Navy’s forward posture against PLA aggression in Ladakh muscles out Chinese threat on high seas

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Navy’s forward posture against PLA aggression in Ladakh muscles out Chinese threat on high seas


While the Indian Army and Air Force are fully deployed on the Aksai Chin border, the Indian Navy through its forward posture has ensured that there is no Chinese People’s Liberation Army (PLA) Navy threat in either the Arabian Sea or the Bay of Bengal.

According to sources based in Mumbai, Vishakhapatnam and New Delhi, after the June 15 Galwan flare-up, the Indian Navy warships including aircraft carrier and submarines adopted an aggressive posture on both eastern and western seaboard to ward off any Chinese Navy threat to India from Malacca Straits to the Horn of Africa.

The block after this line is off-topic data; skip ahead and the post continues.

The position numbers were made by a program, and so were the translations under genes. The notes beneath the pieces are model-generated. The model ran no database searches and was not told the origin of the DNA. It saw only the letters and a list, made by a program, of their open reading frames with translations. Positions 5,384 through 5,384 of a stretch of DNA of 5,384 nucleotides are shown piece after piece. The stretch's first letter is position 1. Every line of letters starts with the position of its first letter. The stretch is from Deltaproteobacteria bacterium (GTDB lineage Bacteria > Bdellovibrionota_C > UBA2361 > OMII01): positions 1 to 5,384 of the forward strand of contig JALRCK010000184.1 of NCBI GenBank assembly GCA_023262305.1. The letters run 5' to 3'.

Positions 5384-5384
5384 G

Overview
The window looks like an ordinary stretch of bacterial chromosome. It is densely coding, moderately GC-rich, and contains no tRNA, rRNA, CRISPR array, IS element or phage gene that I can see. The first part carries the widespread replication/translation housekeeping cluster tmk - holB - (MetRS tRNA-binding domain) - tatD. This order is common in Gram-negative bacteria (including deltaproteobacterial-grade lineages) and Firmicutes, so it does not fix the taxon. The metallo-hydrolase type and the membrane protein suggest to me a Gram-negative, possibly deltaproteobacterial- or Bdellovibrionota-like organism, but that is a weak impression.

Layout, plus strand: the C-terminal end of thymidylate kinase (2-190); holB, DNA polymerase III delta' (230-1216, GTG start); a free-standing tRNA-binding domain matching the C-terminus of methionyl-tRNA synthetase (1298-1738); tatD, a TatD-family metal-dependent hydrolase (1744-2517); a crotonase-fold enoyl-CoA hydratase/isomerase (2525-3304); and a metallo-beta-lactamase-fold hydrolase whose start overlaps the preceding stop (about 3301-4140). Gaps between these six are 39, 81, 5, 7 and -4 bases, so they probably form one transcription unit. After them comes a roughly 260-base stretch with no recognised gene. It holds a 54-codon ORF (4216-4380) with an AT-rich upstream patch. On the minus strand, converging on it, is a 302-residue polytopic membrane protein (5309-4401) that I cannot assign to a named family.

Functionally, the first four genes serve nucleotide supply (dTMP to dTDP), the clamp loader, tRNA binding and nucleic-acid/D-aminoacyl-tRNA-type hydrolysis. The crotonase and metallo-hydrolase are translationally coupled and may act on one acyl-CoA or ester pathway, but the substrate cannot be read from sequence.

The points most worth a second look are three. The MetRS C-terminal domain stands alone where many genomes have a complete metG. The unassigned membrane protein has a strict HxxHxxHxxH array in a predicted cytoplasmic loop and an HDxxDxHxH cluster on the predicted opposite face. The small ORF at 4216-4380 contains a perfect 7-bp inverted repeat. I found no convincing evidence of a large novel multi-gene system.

The PLA Navy warships using the cover of anti-piracy operations operate between Gwadar, their maintenance and logistics base in Balochistan, to acquired Djibouti Naval base on the mouth of Red Sea. The PLA warships also enter the Indian Ocean through Malacca Straits and operate in the international waters.

After the Galwan flare-up in East Ladakh, the Indian Navy’s forward posture has ensured that three PLA Navy warships have taken to safe waters in Gulf of Aden, off the coast of Djibouti and three other warships have exited through Malacca Straits to home base. “A Chinese warship which was entering through Indonesia towards the Indian Ocean also turned back as the Indian forces were fully prepared for any contingency,” said a senior commander.

The PLA Navy has acquired a string of ports in Myanmar, Sri Lanka, Pakistan, Iran and east Africa to not on

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